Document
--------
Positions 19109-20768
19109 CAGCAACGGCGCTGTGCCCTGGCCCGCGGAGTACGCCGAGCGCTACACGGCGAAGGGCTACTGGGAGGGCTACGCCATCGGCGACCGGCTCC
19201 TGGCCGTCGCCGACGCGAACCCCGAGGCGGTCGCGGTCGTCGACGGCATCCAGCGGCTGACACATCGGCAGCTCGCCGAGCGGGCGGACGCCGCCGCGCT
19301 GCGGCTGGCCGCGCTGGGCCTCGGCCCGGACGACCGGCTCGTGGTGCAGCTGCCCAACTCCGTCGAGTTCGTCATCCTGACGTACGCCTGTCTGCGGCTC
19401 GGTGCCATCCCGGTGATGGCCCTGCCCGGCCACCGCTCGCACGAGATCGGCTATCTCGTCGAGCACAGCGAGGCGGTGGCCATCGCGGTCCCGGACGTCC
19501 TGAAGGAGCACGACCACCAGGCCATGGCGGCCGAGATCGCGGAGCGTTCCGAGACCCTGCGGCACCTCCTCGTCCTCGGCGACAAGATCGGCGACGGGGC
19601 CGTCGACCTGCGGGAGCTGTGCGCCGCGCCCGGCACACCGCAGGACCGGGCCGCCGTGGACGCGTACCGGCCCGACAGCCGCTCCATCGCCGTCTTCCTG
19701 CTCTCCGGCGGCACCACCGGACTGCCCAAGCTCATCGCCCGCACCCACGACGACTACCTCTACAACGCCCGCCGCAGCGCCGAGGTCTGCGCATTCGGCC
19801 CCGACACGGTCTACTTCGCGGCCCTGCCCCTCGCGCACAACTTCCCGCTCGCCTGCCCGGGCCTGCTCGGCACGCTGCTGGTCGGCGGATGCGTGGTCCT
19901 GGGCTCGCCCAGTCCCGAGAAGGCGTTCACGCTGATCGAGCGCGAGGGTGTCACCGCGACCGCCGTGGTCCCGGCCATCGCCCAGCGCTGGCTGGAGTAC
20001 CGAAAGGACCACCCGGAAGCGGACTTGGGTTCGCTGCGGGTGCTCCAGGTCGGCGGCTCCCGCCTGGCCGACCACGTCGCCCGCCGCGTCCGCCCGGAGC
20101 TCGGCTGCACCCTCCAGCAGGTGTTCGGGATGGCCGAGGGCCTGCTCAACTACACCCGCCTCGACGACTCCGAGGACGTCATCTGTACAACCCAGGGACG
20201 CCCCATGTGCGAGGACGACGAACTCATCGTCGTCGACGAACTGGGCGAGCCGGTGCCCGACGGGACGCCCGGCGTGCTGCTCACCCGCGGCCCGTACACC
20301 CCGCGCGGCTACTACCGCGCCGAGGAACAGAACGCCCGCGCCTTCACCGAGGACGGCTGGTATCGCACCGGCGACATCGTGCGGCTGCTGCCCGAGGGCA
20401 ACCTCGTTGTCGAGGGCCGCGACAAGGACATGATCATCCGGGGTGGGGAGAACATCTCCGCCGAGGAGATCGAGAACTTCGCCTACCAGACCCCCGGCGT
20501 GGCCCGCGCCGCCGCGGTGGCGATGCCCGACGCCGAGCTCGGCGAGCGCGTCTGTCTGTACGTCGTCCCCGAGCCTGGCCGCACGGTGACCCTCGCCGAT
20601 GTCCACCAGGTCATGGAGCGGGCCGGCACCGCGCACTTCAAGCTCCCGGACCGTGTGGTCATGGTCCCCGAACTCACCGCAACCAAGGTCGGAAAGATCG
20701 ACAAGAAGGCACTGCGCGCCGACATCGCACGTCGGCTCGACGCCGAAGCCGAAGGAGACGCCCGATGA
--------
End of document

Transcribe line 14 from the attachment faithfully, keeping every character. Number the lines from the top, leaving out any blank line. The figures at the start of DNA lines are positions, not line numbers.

20301 CCGCGCGGCTACTACCGCGCCGAGGAACAGAACGCCCGCGCCTTCACCGAGGACGGCTGGTATCGCACCGGCGACATCGTGCGGCTGCTGCCCGAGGGCA